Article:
3 Ways to Avoid the Dreaded Question Every Busy Person Gets—and Feels Bad Saying No To

“Do you have time for a quick coffee meeting?”

“I love your blog. Can I buy you a quick coffee and pick your brain?”

“Can I buy you lunch and tell you a bit about my new startup?”

Sound familiar?


Obviously, there’s the issue of free consulting vs. charging for your time and that’s been covered well in some great blog posts by Jason Falls, Chris BroganPeter Shankman, Nicole Jordan and many more.

How you decide to charge for your time is up to you.

What I wanted to discuss here is the productivity drain from “random coffee meetings”.

Seth Godin has a simple answer when people ask how he ships so frequently and so consistently:

“I don’t have meetings and I don’t watch TV.”

Excellent advice.

We don’t watch much TV, but we love meeting new entrepreneurs and hustlers. A lot of people have helped us out and we love to give back. But a bunch of random coffee meetings spread throughout the week (and the city) take a lot of time and kill our productivity flow.

Below are three ways to solve the “random coffee meeting” productivity problem:

1. Schedule Once

We used ScheduleOnce to create “cafe office hours”, a weekly 2-hour slot where we work from a particular cafe for a couple hours.

Here’s how to set it up:

  1. Create a free account at ScheduleOnce.
  2. Connect ScheduleOnce to your GoogleCalendar (you can also connect with Facebook).
  3. It’s two more clicks to fully connect your calendar.
  4. Under “Inbound Settings”, set your recurring availability. We set it for Tuesdays from 3:00pm – 5:00pm ET.
Screenshots of this process below.

There are premium features in the paid version but the free plan served us well enough for now.

Now, whenever anyone (except Sir Richard) asks for a quick coffee meeting, we evaluate the request (again, this is not free consulting)  and if it makes sense, we reply to them with this simple ScheduleOnce link:


Anyone can propose a 30 minute slot in the 2 hour window. We confirm and boom. It’s booked.

This works for remote meetings, too. If someone isn’t in New York City, we can connect via GoToMeeting* or Clarity.fm (more below).

2. Google appointment slots

Google appointment slots works pretty much exactly like ScheduleOnce but with one unfortunate difference.

Both parties have to use a Google account.

We love Google (much of our our life resides in Google’s cloud) but we understand that not everyone has a Google account, so this was a deal-breaker for us using the service.

If Google lifts this restriction, we’ll probably switch from ScheduleOnce to Google appointments.


Google appointment slots

3. Clarity.fm

Clarity.fm is an innovative new startup (currently in private beta – launching soon) that allows anyone to accept or request short phone calls for advice from experts using only a mobile phone.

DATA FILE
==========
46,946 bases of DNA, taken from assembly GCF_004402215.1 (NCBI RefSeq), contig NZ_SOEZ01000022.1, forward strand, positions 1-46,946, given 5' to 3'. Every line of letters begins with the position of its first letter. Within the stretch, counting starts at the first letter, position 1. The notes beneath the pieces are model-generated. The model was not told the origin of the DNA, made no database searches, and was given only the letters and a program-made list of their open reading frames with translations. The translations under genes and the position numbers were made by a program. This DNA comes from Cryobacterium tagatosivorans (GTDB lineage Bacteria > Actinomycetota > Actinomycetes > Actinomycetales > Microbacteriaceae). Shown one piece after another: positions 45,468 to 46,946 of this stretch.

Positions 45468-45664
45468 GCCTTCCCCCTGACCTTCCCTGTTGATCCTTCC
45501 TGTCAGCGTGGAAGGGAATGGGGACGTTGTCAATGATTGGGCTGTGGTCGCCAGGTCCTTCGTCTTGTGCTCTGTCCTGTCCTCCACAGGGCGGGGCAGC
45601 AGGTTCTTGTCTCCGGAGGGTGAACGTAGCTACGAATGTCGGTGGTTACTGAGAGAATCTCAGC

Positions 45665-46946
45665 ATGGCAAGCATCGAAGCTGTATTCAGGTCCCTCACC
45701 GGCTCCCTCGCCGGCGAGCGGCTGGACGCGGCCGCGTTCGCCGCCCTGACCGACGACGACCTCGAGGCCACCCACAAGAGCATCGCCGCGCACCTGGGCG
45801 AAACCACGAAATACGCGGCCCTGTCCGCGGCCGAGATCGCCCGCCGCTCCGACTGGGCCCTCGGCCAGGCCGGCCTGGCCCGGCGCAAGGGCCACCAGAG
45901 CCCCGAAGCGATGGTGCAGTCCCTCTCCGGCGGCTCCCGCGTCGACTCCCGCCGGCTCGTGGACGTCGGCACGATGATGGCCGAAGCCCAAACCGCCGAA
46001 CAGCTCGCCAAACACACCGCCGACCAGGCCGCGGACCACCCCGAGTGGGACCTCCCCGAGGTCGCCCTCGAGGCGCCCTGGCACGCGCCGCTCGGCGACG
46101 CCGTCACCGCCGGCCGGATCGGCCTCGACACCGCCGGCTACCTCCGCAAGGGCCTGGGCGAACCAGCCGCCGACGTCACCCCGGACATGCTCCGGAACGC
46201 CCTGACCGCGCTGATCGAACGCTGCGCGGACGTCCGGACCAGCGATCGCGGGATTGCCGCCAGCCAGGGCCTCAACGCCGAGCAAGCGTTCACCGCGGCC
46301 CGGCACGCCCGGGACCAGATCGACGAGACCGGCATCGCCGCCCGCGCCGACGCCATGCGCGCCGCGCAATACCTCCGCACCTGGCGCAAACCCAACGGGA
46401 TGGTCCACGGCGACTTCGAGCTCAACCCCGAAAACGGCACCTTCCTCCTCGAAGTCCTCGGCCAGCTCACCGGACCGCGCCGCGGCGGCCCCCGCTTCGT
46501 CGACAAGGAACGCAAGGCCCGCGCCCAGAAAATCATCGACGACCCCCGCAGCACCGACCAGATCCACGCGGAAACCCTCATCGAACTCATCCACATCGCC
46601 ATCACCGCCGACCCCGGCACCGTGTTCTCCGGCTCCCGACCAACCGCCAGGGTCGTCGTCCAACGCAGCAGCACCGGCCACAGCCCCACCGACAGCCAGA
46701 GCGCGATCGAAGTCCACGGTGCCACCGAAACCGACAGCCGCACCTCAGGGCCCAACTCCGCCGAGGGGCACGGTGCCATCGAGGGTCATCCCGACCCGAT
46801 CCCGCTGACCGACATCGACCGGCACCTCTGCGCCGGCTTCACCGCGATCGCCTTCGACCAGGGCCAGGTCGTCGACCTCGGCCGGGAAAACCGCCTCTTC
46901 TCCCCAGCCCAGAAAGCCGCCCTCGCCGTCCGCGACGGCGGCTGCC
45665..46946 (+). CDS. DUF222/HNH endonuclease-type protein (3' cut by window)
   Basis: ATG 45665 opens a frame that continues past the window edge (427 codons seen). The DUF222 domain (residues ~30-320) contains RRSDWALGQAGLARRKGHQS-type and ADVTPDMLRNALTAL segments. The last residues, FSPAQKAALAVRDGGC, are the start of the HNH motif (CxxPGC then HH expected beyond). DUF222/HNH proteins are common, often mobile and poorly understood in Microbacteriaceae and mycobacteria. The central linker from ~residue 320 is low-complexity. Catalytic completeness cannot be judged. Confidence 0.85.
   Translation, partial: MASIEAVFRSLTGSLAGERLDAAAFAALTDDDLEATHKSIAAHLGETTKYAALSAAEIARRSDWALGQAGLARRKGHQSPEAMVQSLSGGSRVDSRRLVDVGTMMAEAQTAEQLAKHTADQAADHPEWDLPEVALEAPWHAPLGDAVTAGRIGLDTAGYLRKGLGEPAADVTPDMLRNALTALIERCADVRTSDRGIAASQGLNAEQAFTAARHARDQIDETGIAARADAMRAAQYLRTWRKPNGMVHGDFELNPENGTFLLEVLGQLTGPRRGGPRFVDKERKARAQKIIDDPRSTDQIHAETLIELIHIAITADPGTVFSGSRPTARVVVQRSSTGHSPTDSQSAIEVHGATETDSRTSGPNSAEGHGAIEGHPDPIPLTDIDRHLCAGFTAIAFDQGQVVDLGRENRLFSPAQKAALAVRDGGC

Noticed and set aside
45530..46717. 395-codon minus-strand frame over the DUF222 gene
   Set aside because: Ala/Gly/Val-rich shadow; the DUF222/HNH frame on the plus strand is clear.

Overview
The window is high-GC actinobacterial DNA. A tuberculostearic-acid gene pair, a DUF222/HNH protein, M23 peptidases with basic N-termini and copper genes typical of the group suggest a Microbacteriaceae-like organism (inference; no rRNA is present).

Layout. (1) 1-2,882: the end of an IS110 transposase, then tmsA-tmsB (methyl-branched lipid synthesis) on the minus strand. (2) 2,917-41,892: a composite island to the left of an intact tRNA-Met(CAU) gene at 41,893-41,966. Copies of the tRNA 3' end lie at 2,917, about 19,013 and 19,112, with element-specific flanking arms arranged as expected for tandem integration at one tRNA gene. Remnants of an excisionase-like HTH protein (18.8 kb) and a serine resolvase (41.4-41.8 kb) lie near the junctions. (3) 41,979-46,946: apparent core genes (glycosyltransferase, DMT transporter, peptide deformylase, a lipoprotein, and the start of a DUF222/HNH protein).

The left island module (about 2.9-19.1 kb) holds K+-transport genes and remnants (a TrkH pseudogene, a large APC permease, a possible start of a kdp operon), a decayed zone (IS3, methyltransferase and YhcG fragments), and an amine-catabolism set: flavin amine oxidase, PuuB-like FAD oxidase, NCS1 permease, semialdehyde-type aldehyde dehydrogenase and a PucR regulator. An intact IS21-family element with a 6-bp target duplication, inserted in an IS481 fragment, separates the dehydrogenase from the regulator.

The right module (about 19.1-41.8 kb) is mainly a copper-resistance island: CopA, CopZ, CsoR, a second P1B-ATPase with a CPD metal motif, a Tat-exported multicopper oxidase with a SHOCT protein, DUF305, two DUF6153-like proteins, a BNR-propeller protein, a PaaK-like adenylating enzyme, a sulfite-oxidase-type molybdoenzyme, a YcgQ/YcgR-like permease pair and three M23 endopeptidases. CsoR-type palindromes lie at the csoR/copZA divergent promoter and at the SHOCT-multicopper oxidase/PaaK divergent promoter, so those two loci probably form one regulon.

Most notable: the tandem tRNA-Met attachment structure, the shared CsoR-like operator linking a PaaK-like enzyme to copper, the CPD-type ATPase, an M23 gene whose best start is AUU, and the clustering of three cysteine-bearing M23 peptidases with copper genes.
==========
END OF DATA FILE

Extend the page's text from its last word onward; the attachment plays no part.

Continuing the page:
The expert can choose to have her calls be free or paid and can either keep the money (as a consulting fee) or donate to her favorite charity. You can embed a “Call Me Now” badge on your blog.

Using Clarity, I set the same timeslot as our “cafe office hours”, 3:00pm – 5:00pm ET on Tuesdays.

My personal Clarity page is: clarity.fm/clayhebert.

It’s currently free but soon we may charge a fee and donate the money to charity: water, one of our favorite charities.

Dedicated time. Increased productivity.

By dedicating a specific slot like this, we still get to meet and help interesting entrepreneurs without killing our productivity flow.

What do you think? Do random coffee meetings disrupt your productivity? Would you use any of these tools?


* Disclaimer: Citrix, parent company of GoToMeeting, is a WorkHacks client.

Author Clay Hebert

More posts by Clay Hebert

Join the discussion 5 Comments

  • Sk says:

    Love the “cafe hours” idea. I might not use the apps, but it’s a great way to remind yourself to set good boundaries on your time. I sometimes suggest coffee in the office (30 mins) as
    alternative to lunch across town (2 hrs.)

    • Clay Hebert says:

      Yup, you’re exactly right. The most important part is setting boundaries on your time and avoiding the “switching cost”. If your brain is in advice / coffee meeting mode once a week, you minimize the switching cost.

  • Good post, and a tricky topic to write about so I appreciate your candidness. I always want to give people my time because SO many people have helped me out, but at some point I’ve gotta realize that I need to be where I need to be and no where else. Gotta focus. I definitely only do coffee in Cambridge though… commuting time in the city is a huge time killer.

  • […] profiled Clarity in an earlier post, but Dan isn’t just a rockstar entrepreneur, he’s also a productivity […]

  • This is a great article, I have been wondering how best to schedule “coffee shop” appts. BTW this link (in the popup for the next article) is bad http://workhacks.com/2012/%month%/productivity-interview-1-dan-martell-founder-of-clarity/ – and I’d love to read that interview!

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